This is trying to scare us with more misinformation then actual information but thank you for giving us your reality. I like it a lot.and people just wash your hand like you should be doing anyway 😂

Great discussion, as well as some interesting numbers which I'm not sure are meant to calm us, or install even more fear. I have many of your same concerns. Just yesterday I scheduled a work trip to Miami for late next week, but am unsure if it will happen or not. And while i say or act like i'm not concerned, sub-consciously, i am quite sure it is weighing on my mind each time i cough, or sneeze, or feel "a little warm", or if someone around me does. One of the biggest fears i have is that with all of the media coverage and the additional testing becoming available, the numbers are sure to skyrocket, and this is going to really set some people off. Our country is going to go absolutely bonkers . We are all guilty of taking limited amounts of information and either talking about it like an expert, or completely overreacting. Here's hoping that the number stat to level out, and then drop. Lets hope that the American people can follow simple suggestions. Lets hope that countries from around the world can work together to come up with a viable plan to slow this train down. And last but not least, lets hope our politicians can come together to provide our country guidance as we all try to get through this. Lets hope they can forget about the presidential race for just a minute to remember what their job really is; to serve the American people. And now is their time to really step up and lead by example.

Lauren, like you I have to balance my fear and confusion. I work directly with the public and I have an immune system that is partially suppressed as a by product of treatment for Rheumatoid Arthritis. I fear for my Father the most as his body is much weaker than even mine. I visited the Cleveland Museum of Art on Sunday just to learn three people were positively diagnosed on Monday in Cuyahoga county. You aren't alone in that fear. I think that we must turn to hope to keep us in this trying time. We have to...

Terry, As a man who has lived and breathed baseball, your letter was an absolute joy for me to read. What young boy wouldn't want to be in the clubhouse with his Dad? During your time as manager I've been to quite a few games in Cleveland. None though were as special as July 12th 2014. That was the day I celebrated my 30th birthday. Though the day centered around my birthday it saw me doing something for someone else. It was the day I took my Father to the very first professional sports game in his 59 years of life at the time. It was so touching the certificate that he got from the wonderful folks at Guest Services. And although the home team lost to the White Sox that day, it will always remain one of the best days in my heart. Letters like yours only serve to renew my love for the game of baseball. Thanks for sharing it with the little boy still inside of me wanting to throw that 0-2 curveball to the best hitter in the league.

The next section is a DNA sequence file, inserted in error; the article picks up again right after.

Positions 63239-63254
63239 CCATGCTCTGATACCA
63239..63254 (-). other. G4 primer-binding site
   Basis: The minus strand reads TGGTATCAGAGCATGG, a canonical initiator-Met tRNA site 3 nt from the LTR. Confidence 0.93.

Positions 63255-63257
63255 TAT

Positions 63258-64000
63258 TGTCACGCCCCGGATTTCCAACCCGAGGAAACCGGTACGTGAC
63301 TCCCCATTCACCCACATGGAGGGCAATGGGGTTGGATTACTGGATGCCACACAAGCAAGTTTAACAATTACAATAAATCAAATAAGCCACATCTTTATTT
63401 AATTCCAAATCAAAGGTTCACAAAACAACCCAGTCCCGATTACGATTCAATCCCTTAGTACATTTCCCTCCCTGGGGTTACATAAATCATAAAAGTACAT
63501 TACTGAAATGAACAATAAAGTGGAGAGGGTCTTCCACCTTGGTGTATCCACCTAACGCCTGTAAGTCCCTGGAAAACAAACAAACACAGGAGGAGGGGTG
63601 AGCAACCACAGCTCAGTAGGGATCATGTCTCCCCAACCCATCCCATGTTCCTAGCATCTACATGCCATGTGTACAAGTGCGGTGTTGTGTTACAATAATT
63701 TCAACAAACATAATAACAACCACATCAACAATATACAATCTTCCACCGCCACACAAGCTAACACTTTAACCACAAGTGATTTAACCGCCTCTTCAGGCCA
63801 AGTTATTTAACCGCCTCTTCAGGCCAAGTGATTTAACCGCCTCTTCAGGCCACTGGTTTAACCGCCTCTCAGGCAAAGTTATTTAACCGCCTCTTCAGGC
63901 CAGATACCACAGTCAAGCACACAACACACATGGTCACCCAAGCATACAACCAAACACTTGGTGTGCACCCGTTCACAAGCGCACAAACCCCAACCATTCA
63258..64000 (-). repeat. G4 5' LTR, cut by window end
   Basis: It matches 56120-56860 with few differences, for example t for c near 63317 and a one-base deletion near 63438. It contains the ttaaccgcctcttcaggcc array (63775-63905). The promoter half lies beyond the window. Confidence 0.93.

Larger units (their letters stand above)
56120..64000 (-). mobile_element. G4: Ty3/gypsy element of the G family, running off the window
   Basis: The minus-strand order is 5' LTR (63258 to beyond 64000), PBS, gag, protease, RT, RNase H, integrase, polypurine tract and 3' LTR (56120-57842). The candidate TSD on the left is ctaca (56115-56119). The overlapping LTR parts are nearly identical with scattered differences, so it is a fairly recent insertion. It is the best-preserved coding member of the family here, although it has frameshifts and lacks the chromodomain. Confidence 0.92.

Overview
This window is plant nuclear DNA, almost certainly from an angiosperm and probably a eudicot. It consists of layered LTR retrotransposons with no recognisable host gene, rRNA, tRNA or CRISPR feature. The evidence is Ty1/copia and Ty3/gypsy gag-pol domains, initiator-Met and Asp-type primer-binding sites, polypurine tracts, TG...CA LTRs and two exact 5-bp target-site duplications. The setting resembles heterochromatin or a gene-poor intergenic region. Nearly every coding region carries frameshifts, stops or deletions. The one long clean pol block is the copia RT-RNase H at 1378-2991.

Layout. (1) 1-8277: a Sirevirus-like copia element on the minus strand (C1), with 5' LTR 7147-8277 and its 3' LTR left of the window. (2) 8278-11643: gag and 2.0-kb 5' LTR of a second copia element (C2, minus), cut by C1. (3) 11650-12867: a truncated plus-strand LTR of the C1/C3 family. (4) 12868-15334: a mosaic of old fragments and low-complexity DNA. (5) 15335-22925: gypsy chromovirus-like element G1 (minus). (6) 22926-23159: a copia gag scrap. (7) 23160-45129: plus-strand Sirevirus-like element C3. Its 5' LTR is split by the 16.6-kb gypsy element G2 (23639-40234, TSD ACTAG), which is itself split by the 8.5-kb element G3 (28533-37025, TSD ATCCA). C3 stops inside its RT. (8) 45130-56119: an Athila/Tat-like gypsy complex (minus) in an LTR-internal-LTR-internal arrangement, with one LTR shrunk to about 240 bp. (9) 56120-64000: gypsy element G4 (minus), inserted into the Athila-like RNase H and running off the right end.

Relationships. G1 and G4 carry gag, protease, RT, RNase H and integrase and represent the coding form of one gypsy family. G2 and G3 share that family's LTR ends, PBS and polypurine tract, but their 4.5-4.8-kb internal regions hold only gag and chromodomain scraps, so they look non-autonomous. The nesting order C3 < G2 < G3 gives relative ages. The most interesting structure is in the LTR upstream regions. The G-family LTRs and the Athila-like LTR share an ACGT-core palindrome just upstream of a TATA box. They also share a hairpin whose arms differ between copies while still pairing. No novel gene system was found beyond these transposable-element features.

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Sweet Lauren, I agree completely with the promise that Brian asked you to make. Frankly, it is the only way that I know to love; totally, completely, wholly and unconditionally. You deserve nothing less, nor does your future love.

Wow. What a truly moving and powerful story. We often take for granted the small gifts we give each other just by being present. I'm sad for the heartache. I'm glad you stayed and became. Who knows what little girl or boy will be attributing their life's purpose to some kindness you shared. Peace and Sunshine

You’re welcome Lauren looking forward to all the future stories :)

Thank you Tony. I appreciate all your support.

Thank you Tony. I appreciate all your support.

I’m sorry to hear about Brian but he was right you are too beautiful to not receive roses Lauren:)

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Thanks for this! So what movie set did you get on?

So nice Roger <3

Pat, Your letter touched me in a very profound way. It left me in tears in the middle of my work day. It made me want to share something with you. On a July morning in 2007 a police officer answered a 911 call I had made when my Mother went into cardiac arrest. Between that officer, my best friend and the fire fighters who showed up minutes later they were able to restart her heart, however at the hospital she passed away an hour later. At the end of his shift that officer stopped by my home to check on the situation and cried when I told him the unfortunate news I received only 4 hours prior. He tried to apologize to me. I looked at the anguish in his eyes and asked him directly what for? He described the ways he felt sorry. What I want to leave you with was my reply to him. I told him he had nothing to be sorry for because he answered the call in what was the darkest moment in my life. I told him that he was a hero regardless because it takes a special person to answer calls like that. You are a hero to people Pat. No one can ever take that away from you. I understand the process you're going through as I've been there myself and like you I still struggle with it when no one is looking. You aren't alone in this. I hope your healing process continues on and you can regain the happiness in this beautiful life. You'll always be a hero to those people, because you were there when the call came Best wishes Roger Chamberlain

Ruth, your letter moved me to tears. Once upon a time I was very closed off about the LGBT community but over a course of several years, I turned my fear into understanding and I actively stand with the community for their equal rights because it is the right thing to do.